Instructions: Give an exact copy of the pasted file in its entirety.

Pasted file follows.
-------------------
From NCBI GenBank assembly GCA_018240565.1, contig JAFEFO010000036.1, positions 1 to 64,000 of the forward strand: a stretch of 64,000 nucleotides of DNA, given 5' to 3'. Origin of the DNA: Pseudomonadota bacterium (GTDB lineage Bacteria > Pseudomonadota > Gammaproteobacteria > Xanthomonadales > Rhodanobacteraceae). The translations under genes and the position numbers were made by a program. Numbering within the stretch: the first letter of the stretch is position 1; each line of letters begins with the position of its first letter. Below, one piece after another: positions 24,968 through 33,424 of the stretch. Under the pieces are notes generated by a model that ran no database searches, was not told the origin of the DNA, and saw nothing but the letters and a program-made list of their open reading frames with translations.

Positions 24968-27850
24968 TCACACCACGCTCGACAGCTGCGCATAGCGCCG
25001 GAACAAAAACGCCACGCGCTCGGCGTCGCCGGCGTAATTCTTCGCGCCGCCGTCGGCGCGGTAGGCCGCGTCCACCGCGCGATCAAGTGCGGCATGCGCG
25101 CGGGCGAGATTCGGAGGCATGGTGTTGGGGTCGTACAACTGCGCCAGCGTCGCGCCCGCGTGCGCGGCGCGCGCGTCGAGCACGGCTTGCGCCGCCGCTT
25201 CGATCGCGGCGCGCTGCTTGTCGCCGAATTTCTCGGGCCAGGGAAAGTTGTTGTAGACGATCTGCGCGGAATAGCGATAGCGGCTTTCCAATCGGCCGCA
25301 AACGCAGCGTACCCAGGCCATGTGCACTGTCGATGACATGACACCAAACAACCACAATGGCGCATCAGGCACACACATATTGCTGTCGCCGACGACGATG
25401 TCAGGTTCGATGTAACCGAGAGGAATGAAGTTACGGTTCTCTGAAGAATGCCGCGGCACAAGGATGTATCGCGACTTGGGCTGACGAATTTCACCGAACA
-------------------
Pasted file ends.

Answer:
From NCBI GenBank assembly GCA_018240565.1, contig JAFEFO010000036.1, positions 1 to 64,000 of the forward strand: a stretch of 64,000 nucleotides of DNA, given 5' to 3'. Origin of the DNA: Pseudomonadota bacterium (GTDB lineage Bacteria > Pseudomonadota > Gammaproteobacteria > Xanthomonadales > Rhodanobacteraceae). The translations under genes and the position numbers were made by a program. Numbering within the stretch: the first letter of the stretch is position 1; each line of letters begins with the position of its first letter. Below, one piece after another: positions 24,968 through 33,424 of the stretch. Under the pieces are notes generated by a model that ran no database searches, was not told the origin of the DNA, and saw nothing but the letters and a program-made list of their open reading frames with translations.

Positions 24968-27850
24968 TCACACCACGCTCGACAGCTGCGCATAGCGCCG
25001 GAACAAAAACGCCACGCGCTCGGCGTCGCCGGCGTAATTCTTCGCGCCGCCGTCGGCGCGGTAGGCCGCGTCCACCGCGCGATCAAGTGCGGCATGCGCG
25101 CGGGCGAGATTCGGAGGCATGGTGTTGGGGTCGTACAACTGCGCCAGCGTCGCGCCCGCGTGCGCGGCGCGCGCGTCGAGCACGGCTTGCGCCGCCGCTT
25201 CGATCGCGGCGCGCTGCTTGTCGCCGAATTTCTCGGGCCAGGGAAAGTTGTTGTAGACGATCTGCGCGGAATAGCGATAGCGGCTTTCCAATCGGCCGCA
25301 AACGCAGCGTACCCAGGCCATGTGCACTGTCGATGACATGACACCAAACAACCACAATGGCGCATCAGGCACACACATATTGCTGTCGCCGACGACGATG
25401 TCAGGTTCGATGTAACCGAGAGGAATGAAGTTACGGTTCTCTGAAGAATGCCGCGGCACAAGGATGTATCGCGACTTGGGCTGACGAATTTCACCGAACA